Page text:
Helena mourns death of community fixture Frances Parrish
By LAURA BROOKHART / Community Columnist
Mrs. Frances Marilyn Wood Parrish, the first city clerk of Helena in 1968 and later part-time assistant to Mayor Sonny Penhale, passed away on March 27.
Ms. Frances grew up in Maylene, the youngest of eight siblings, four boys and four girls. She became the matriarch of a fine lineage that included three sons, six grandchildren and six great-grandchildren.
In 2008, at the time of my interview, she was 75 years old and sharing her 1928 clapboard home near Old Town with two cats and her Alaskan Husky, Queen.
Ms. Frances was a vibrant personality who also happened to be an avid collector of all things Egyptian. She traveled to Egypt in 1994 with the Metaphysical Society of America.
Sharing with me details about the trip, she said the tour group made a nighttime visit to the depths of a private pyramid, where she told me, she felt a unique vibrational energy. Each person also had the experience of lying down in a real sarcophagus.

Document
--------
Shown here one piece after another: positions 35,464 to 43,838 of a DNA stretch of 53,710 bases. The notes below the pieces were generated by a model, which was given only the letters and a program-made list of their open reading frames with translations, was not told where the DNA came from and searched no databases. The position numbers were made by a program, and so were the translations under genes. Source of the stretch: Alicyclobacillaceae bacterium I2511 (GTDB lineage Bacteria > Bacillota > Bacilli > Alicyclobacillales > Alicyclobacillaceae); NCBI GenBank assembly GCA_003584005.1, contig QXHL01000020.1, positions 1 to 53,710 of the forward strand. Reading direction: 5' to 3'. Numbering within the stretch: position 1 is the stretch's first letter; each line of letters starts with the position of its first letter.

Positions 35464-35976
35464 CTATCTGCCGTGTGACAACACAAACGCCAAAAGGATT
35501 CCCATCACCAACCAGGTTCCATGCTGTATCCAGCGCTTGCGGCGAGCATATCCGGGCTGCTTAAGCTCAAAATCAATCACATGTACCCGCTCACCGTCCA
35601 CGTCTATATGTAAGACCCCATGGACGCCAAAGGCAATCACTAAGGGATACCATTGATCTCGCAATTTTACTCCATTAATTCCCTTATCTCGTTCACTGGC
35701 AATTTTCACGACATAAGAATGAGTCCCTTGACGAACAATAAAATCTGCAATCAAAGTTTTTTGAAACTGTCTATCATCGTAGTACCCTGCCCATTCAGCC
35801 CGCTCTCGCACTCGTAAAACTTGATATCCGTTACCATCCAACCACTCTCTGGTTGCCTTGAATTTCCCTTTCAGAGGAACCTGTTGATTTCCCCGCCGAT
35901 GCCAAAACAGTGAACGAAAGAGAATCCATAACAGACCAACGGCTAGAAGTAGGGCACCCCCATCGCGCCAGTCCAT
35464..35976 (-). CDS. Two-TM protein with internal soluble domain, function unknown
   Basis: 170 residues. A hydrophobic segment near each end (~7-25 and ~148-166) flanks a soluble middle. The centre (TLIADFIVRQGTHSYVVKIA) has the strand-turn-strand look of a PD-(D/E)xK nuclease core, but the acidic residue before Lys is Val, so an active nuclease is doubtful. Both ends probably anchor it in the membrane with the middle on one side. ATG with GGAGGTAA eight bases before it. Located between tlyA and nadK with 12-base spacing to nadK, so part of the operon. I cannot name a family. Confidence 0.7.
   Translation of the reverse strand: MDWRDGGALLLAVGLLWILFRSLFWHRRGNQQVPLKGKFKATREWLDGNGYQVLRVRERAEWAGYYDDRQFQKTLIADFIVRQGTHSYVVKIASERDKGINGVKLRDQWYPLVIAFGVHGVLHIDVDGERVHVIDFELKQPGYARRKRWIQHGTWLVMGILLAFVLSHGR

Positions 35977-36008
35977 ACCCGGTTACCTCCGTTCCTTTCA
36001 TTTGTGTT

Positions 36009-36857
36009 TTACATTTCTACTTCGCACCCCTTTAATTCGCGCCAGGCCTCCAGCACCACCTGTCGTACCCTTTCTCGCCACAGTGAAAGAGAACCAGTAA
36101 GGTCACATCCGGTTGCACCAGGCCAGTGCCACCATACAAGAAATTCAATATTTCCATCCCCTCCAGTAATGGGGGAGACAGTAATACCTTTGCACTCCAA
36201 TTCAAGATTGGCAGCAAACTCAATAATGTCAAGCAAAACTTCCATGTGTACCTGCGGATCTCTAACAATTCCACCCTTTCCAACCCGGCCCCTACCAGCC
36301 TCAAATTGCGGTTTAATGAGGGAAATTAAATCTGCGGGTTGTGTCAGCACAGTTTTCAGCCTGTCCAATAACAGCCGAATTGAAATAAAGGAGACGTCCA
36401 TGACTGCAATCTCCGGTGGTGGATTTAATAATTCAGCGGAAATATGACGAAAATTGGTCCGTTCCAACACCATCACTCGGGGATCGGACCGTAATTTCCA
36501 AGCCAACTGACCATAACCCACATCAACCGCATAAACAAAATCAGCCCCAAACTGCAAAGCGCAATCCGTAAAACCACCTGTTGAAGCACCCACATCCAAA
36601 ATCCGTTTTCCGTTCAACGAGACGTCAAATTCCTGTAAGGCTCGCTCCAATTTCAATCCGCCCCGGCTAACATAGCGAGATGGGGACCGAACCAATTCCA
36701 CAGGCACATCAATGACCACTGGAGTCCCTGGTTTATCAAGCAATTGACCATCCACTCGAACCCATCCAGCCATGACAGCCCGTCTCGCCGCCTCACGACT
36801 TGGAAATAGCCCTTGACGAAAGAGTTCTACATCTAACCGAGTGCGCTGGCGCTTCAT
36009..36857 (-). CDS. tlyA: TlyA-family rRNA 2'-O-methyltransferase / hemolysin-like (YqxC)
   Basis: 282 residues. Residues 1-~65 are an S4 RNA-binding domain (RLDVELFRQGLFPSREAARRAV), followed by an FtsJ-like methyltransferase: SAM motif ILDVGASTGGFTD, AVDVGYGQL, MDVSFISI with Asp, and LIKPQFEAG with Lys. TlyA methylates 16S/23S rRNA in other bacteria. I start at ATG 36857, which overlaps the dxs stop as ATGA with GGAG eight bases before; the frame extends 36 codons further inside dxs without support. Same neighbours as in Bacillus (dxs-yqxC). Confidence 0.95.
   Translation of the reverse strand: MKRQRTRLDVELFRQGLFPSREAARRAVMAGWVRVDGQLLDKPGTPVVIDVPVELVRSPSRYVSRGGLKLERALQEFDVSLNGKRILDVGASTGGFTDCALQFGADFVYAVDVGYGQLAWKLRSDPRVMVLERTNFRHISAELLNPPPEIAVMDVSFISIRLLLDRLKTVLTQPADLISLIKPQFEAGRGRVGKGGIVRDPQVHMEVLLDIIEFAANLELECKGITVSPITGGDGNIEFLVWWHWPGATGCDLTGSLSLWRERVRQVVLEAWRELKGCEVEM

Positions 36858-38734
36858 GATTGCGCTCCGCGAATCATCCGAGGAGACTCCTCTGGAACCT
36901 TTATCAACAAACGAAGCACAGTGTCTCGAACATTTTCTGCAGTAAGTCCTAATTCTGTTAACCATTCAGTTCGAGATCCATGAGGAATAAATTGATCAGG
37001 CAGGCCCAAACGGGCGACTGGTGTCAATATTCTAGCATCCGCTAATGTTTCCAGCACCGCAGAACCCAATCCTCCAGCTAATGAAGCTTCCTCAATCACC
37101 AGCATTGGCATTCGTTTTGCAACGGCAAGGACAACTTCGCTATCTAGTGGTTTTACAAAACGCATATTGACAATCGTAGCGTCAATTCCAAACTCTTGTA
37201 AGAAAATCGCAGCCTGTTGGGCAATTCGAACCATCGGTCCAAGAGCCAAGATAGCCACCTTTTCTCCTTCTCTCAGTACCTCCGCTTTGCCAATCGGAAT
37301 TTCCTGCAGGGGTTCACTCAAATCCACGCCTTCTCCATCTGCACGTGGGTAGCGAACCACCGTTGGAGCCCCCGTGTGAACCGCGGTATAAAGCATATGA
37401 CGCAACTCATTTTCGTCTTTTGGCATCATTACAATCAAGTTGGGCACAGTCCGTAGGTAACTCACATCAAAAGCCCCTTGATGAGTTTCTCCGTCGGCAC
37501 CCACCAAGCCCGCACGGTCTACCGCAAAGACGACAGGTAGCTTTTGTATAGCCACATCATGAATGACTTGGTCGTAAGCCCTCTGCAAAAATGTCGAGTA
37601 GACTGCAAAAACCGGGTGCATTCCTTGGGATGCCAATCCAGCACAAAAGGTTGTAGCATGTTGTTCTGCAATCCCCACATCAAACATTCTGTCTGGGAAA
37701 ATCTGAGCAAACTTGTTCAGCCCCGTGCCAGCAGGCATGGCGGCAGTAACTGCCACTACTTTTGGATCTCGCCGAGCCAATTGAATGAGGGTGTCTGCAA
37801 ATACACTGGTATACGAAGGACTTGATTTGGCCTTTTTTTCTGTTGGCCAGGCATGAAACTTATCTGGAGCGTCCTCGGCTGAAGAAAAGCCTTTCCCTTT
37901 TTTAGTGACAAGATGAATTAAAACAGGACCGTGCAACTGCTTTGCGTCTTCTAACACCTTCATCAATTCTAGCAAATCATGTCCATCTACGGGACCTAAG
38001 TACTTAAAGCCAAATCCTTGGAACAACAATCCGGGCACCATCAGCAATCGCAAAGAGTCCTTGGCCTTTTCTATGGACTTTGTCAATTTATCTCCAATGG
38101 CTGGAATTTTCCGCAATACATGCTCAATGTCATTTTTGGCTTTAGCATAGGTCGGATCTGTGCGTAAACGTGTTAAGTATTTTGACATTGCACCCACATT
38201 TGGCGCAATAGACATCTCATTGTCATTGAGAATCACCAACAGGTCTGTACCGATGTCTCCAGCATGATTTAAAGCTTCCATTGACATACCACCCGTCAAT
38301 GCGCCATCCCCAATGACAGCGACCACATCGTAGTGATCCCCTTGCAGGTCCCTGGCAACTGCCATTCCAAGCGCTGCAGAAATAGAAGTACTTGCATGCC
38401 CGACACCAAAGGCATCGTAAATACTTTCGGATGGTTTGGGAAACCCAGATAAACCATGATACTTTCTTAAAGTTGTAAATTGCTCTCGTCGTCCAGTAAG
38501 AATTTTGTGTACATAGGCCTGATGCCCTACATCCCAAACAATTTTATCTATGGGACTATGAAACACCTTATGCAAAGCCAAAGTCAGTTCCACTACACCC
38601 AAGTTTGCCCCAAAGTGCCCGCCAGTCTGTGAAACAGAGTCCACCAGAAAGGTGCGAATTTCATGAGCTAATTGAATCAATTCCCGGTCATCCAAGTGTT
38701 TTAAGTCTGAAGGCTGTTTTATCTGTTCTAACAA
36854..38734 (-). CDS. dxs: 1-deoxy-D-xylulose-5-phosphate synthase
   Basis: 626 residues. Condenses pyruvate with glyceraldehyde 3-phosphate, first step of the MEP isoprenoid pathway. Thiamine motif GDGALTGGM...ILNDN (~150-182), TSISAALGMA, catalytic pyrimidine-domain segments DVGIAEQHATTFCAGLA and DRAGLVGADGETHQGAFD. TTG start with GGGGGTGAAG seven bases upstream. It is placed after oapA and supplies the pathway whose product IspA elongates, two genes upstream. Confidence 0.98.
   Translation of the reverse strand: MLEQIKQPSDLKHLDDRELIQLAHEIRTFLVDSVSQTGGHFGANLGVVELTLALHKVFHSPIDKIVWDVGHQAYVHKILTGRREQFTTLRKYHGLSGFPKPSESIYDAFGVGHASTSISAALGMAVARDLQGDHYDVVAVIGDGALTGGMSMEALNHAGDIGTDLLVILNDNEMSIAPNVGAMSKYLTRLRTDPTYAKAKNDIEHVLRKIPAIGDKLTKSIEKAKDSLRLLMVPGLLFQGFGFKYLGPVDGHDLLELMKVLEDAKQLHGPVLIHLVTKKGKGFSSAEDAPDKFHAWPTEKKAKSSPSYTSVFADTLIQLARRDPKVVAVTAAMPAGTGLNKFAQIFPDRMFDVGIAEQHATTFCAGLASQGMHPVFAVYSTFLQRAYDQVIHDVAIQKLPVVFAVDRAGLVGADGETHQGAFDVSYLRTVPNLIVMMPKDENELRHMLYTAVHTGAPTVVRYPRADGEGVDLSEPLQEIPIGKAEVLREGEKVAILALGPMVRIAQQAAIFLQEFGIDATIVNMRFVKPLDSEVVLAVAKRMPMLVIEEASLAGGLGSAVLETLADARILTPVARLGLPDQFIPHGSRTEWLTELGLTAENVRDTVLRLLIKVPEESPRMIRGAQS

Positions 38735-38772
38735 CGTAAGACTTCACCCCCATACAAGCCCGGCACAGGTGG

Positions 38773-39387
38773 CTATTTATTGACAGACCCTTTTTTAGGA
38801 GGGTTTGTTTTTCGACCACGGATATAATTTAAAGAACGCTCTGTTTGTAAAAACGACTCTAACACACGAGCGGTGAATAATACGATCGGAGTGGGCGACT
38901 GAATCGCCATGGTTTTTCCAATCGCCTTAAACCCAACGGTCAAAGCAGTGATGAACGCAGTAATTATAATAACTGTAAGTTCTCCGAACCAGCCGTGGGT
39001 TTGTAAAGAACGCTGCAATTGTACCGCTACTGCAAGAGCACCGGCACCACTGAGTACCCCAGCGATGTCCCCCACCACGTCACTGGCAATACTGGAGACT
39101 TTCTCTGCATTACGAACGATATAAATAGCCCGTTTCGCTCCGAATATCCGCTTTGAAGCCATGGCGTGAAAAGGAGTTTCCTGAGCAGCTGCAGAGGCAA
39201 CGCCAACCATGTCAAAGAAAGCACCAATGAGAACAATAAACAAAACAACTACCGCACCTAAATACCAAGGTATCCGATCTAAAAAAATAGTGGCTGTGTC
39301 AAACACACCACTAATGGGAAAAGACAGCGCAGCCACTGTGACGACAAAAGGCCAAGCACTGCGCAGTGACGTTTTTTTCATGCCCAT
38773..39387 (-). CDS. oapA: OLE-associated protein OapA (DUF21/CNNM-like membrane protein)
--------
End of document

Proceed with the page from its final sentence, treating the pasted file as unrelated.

Ms. Frances also visited Indonesia with the same group and in 2007 took an Alaskan cruise with her traveling companion, Edna Earle Goodwin.
Also in her home that day were other Egyptian relics—a Pharaoh tic-tac-toe game, a King Tut clock, an Isis beach towel.
On her desk was a Nefertiti notepad and ankh-handle letter opener; even her typewriter was covered in an Egyptian motif fabric custom created by her niece, Debbie Cates.
In the days behind her city office desk, she was often adorned in gold ankh earrings and her cartouche necklace, which read (in hieroglyphics) Frances on the front and Parrish on the back.
Ms. Frances’ collection of pyramids (acquired through the years from family and friends) ranged in size from an engraved one and one-half inch stone version to a 3-foot-tall lighted pyramid lantern. She had, too, a snow-globe pyramid that swished with golden desert sand.
A favorite pyramid, a gift from her longtime and close friend, Jane B. Holmes, held a glowing lighted statue of Horus within an ornate base.
At the time of my visit Ms. Frances had unapologetically relegated keeping a perfect dust-free house to the bottom of her priority list.
“One lifetime is not enough to learn all we need to learn,” she told me, “But this one has been a good one and I intend to squeeze from it every last drop of enjoyment!”